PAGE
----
TD: Your female nudes may be painted loosely but never seem to be a vehicle for showing off your technique- the human presence is always strong. In fact, your work has a strong emotional quality that can only come from inspiration. What do you do to get and remain inspired?
DS: The subjects which inspire me are those which make good vehicles for my painting style. I love the figure because there is so much you can do with flesh tones and paint surface. During the past year or so I’ve been intrigued by images of the figure in motion, which make a great subject when you’re using a loose/abstract paint application. Remaining inspired is sometimes a problem for me. I haven’t yet figured out how to control that.
Diving, 12 by 17
Rachael , 14 x 12
TD: The last few years has seen an increase in your teaching load. Has this affected your painting? Do you like having the opportunity to travel?
DS: I wouldn’t say that teaching has affected my painting, but my painting has affected my teaching. I’ve enjoyed doing workshops because I make my own schedule and the travel is fun.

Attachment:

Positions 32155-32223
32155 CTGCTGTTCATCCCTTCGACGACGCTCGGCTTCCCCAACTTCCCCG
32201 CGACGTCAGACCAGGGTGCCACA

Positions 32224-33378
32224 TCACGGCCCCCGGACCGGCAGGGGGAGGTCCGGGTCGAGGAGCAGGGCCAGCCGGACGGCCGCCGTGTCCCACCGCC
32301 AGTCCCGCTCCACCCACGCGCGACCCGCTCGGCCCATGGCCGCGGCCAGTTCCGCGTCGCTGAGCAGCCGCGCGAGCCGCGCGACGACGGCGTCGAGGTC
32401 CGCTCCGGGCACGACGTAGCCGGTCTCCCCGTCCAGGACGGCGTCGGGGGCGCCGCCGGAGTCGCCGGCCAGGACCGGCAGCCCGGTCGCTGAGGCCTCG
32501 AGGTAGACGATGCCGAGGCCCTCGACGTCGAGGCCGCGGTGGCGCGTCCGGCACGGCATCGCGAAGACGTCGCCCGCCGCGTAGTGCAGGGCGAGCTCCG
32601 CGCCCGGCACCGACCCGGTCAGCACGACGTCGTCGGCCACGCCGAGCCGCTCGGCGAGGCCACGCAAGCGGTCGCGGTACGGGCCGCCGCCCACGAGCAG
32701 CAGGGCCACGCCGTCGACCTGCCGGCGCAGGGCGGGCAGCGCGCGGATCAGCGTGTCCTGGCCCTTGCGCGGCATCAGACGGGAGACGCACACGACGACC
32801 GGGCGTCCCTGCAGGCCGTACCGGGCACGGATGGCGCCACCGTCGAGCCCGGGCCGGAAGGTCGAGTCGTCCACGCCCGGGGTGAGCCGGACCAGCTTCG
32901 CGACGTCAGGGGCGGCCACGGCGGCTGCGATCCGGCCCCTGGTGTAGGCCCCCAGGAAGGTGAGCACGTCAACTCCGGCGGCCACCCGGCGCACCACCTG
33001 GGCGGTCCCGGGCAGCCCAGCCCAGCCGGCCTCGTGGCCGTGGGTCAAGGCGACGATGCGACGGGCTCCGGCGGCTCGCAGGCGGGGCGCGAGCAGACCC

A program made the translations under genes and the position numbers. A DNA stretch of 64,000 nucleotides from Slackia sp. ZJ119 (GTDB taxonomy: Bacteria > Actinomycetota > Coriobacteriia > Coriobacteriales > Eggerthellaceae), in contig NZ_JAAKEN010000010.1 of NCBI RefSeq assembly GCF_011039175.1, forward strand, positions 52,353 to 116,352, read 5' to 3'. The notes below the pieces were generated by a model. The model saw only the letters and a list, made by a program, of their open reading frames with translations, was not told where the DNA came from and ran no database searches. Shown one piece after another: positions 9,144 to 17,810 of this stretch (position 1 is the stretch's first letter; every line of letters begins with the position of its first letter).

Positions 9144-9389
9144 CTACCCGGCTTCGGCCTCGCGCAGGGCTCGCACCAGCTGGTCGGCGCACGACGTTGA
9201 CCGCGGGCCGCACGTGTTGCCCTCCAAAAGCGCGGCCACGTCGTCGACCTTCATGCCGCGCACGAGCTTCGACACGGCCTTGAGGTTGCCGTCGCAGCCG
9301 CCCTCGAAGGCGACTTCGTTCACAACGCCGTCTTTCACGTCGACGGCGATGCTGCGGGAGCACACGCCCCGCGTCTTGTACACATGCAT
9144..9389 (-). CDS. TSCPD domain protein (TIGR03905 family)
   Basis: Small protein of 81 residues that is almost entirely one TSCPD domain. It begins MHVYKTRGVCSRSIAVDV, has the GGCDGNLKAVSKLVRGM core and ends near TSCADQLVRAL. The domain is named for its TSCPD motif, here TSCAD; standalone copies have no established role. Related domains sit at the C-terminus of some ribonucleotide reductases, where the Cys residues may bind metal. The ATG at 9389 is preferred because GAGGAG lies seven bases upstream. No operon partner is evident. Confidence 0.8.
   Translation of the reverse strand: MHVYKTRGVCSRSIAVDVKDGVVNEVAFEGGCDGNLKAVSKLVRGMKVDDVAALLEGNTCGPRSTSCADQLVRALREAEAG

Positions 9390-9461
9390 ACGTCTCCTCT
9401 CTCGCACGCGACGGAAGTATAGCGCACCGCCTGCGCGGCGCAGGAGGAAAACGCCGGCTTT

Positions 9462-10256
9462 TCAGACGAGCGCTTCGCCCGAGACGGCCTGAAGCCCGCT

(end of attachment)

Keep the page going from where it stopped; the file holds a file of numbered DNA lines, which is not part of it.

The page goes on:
Pedestrians, 8 x 10
Rainy Street, 17 x 18
DS: Yes, photography has influenced my work. It has allowed me to paint subjects which otherwise wouldn’t be possible. Specifically, the camera’s ability to capture movement has had a big impact on my work.
Two Figures Fighting, 15 x16
TD: Please name a few of your favorite painters and explain why you like their work.
DS: I've always loved the 16th century, Rembrandt and Vermeer in particular. Since I was about 15 I was fascinated by how well they knew their craft. As far as contemporary artists, I gravitate toward those who also know their craft, but who have a sense of uniqueness and speak in a contemporary voice.
TD: You are also a musician- a drummer. Do you listen to music while you paint? What is your favorite music?
DS: Yes, I often listen to music while painting. I’ve always loved music and have wanted to play since I was a kid. I mostly listen to jazz and classical.
David was educated at the Pennsylvania Academy of the Fine Arts, and at the University of Pennsylvania. He has exhibited his work nationally.